There is also a non-lethal option for every target. If you want, you can play through the entire game without ever killing a single person, using your crossbow’s sleep bolts and your non-lethal stealth takedown to eliminate guards. In fact, the game actively rewards you for being less lethal. At the end of each mission, you are presented with a Chaos level, which is affected by how many people you killed and how many alarms you tripped. The higher the chaos level, the more difficult subsequent levels will be, as more rat swarms and zombie-like plague-riddled ‘weepers’ will be present. It’s a shame that all of the really cool toys leave bodies in your wake.
If I had one complaint with the game, it’s that I never really felt sufficiently challenged. I started out on ‘hard’ and had to bump it up to ‘very hard’ once I realized that I was constantly at a full stock of potions and relatively easily progressing through the levels. Coming from playing Hitman: Absolution, whose stealth system was so brutal and unforgiving, Dishonored’s seems a lot more lackluster. It’s relatively easy to remain hidden the majority of the time, and if you get discovered, quickly taking care of one or two guards usually puts you in the clear. Once you figure out the block and parry system, combat only really becomes difficult when you are fighting three or more people at once, yet some of the magic powers (such as slow time) and the fact that you can quicksave and quickload at any time, make even this a breeze.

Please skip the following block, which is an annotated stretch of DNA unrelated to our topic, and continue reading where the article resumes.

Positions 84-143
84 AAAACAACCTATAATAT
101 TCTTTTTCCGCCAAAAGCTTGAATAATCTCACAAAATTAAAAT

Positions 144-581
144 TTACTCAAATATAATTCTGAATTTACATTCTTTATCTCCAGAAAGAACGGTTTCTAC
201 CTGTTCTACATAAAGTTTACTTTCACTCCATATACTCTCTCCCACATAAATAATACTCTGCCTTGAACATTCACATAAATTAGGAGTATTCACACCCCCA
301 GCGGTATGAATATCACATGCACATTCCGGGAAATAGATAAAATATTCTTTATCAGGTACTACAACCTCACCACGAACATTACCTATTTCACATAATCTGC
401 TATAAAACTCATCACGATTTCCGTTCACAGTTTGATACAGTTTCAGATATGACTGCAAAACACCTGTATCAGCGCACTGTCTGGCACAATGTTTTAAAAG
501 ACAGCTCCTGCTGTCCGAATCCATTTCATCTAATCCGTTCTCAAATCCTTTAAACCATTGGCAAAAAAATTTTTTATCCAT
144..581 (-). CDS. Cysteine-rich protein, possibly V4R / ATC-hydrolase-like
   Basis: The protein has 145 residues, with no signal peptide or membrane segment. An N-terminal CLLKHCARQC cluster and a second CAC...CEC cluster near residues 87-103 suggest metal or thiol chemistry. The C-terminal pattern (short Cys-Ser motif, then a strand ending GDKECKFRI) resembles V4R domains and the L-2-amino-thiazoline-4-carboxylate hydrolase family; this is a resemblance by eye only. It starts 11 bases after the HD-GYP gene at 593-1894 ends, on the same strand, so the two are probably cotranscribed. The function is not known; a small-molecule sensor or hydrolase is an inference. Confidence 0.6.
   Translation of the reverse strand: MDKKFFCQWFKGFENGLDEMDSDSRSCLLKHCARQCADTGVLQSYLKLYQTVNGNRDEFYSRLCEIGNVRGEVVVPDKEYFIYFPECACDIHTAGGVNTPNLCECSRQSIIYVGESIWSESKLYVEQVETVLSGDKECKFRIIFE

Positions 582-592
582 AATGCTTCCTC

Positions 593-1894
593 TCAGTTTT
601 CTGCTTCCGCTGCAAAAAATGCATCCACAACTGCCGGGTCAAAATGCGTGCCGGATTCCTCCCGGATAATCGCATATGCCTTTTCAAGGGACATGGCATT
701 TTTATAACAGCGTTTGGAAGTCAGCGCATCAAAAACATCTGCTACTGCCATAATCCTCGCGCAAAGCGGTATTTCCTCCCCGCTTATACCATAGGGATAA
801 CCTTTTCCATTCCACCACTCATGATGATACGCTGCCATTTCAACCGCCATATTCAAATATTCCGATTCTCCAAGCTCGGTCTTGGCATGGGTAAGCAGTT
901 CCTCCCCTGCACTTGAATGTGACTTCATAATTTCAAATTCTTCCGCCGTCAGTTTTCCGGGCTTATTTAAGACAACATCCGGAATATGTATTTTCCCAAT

I also didn’t like ‘The Heart’ system. Scattered throughout every level are several runes and bone charms. Runes are your currency for upgrading magic powers, and bone charms can be equipped to give you a small buff. The only problem is you can’t track them unless you have ‘The Heart’ equipped. It felt like a needlessly complicated extra step. Why not just have the runes and charms show up as quest markers by default?
Another minor complaint is the whole ‘Basil Exposition’ aspect of the story. I really liked that there were so many books and audio tapes lying around the game world, and if you stop to read them, it paints a vivid picture of the world around you and what’s been going on. But then you go back to the pub and these two assholes throw you into a cutscene to go and force-feed you an explanation anyway. It really throws me out of the game, especially seeing as these guys just sit around drinking beer while you constantly keep going out there and doing the dirty work. ‘Corvo rescue this guy, Corvo kill this guy, Corvo wash the dishes.’ The whole ‘home base’ aspect feels a bit useless, the only real reason to go there is to visit Pierro, who can upgrade your equipment, but this could have easily been accomplished in the ‘end of mission’ screen. I felt the game would have worked a lot better if they cut out the home base entirely and had the resistance members contact you via radio, akin to Bioshock.
So, Dishonored came out of no-where and sufficiently impressed me. The flaws that I’m pointing out are more of a personal preference than glaring faults, and they shouldn’t really effect your enjoyment of the game. It’s a solid stealth-action game with very fun mechanics and a rich, detailed world. If you were a fan of Bioshock, Thief, Hitman or similar games, you should pick it up!